09 August 2002
09 August 2002
UD-CCM has received $1.3 million from the Office of Naval Research (ONR) to continue researching intelligent, automated manufacturing processes through its Advanced Materials Intelligent Processing Center (AMIPC).
Initially established in 1997, the AMIPC research is focused on the use of modeling, sensing, and control tools and their implementation to improve and automate composite manufacturing processes such as LCM, CIRTM, VARTM and elevated temperature VARTM. Using UD-CCM’s virtual mold filling software called Liquid Injection Molding Simulation or LIMS (developed under the AMIPC), intelligent manufacturing systems can be constructed after performing various “what if” scenarios. For example, users can vary the geometry, the mesh, the injection parameters, and the permeability of preforms as well as resin characteristics.
The AMIPC program has translated into several technology transitions to UD-CCM industrial partners. In the last year alone, six beta-sites have been established in the U.S., allowing complete automation of the VARTM process. ""Small companies find the SMARTMolding system developed at UD-CCM an enabling technology to penetrate the VARTM market. Large companies and firms, with already existing know-how, rely on the system for automation and QA/QC,"" says Dr. Dirk Heider, UD-CCM's Assistant Director. Dr. Heider leads the technology transition efforts and sees an increasing demand in the future. ""Commercial and military VARTM applications are just starting to emerge with automation a key for repeat manufacturing; and this is the solution we provide.""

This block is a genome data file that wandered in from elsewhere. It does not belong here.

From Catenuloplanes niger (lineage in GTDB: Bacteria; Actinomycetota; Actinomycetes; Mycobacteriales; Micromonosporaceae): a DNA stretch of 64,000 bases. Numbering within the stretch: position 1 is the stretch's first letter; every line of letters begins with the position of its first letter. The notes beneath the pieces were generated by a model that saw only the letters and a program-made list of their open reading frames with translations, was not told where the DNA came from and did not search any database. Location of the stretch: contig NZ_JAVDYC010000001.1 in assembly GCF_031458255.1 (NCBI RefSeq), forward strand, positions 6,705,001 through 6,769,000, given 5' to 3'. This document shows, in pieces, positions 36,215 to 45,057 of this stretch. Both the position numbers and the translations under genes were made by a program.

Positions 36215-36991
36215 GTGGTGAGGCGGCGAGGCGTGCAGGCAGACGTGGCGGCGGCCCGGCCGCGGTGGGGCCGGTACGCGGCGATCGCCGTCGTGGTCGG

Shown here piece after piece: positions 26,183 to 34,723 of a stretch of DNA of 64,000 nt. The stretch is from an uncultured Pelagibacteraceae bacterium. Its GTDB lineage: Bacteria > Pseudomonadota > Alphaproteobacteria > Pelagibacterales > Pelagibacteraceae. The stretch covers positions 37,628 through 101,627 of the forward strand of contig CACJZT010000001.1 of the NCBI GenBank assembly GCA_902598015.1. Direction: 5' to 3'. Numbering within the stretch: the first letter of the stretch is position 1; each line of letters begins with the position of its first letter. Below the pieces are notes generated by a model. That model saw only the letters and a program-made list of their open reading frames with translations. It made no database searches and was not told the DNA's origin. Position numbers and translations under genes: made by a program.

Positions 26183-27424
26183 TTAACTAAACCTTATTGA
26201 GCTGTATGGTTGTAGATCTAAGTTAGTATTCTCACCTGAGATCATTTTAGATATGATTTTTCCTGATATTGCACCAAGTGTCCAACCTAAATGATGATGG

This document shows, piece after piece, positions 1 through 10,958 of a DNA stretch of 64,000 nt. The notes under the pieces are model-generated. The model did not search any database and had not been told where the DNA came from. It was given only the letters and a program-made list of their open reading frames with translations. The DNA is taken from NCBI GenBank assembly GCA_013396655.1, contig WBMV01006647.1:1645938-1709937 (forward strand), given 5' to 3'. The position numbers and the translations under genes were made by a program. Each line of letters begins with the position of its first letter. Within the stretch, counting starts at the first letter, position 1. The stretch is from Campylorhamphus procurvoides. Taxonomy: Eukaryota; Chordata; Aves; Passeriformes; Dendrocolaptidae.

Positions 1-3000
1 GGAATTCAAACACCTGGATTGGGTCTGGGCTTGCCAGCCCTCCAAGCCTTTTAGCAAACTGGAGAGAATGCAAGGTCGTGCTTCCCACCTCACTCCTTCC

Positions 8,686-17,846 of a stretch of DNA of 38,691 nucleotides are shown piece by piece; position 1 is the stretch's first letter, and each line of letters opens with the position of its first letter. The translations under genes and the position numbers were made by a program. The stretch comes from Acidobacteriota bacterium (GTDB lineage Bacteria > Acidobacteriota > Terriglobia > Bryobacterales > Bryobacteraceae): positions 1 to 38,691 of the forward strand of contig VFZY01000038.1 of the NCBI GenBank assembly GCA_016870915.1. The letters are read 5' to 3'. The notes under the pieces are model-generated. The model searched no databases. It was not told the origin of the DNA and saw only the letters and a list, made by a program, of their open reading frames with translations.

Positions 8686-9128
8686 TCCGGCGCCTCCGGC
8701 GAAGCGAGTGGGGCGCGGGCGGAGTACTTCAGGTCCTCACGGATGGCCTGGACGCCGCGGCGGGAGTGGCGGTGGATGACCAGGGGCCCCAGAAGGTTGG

Dr. Suresh Advani, UD-CCM Associate Director and professor of Mechanical Engineering, and Dr. John W. Gillespie, Jr., Director of UD-CCM and professor of Materials Science & Engineering and Civil and Environmental Engineering at the University of Delaware, are the principal investigators for the AMIPC, a designated ONR Center of Excellence. UD-CCM affiliated faculty collaborating with Advani and Gillespie on AMIPC projects include Dr. James L. Glancey, Associate Professor, Bioresources Engineering, as well as Dr. Balaji Panchapakesan and Dr. Daniel S. Weile, both Assistant Professors in Electrical and Computer Engineering. “This research program has made it possible to incorporate the fundamental science base into composite manufacturing processes and move away from the expensive ""trial and error"" manufacturing approaches, thus enabling the accelerated insertion of composites for the U.S. Navy and other commercial applications,” says Dr. Advani.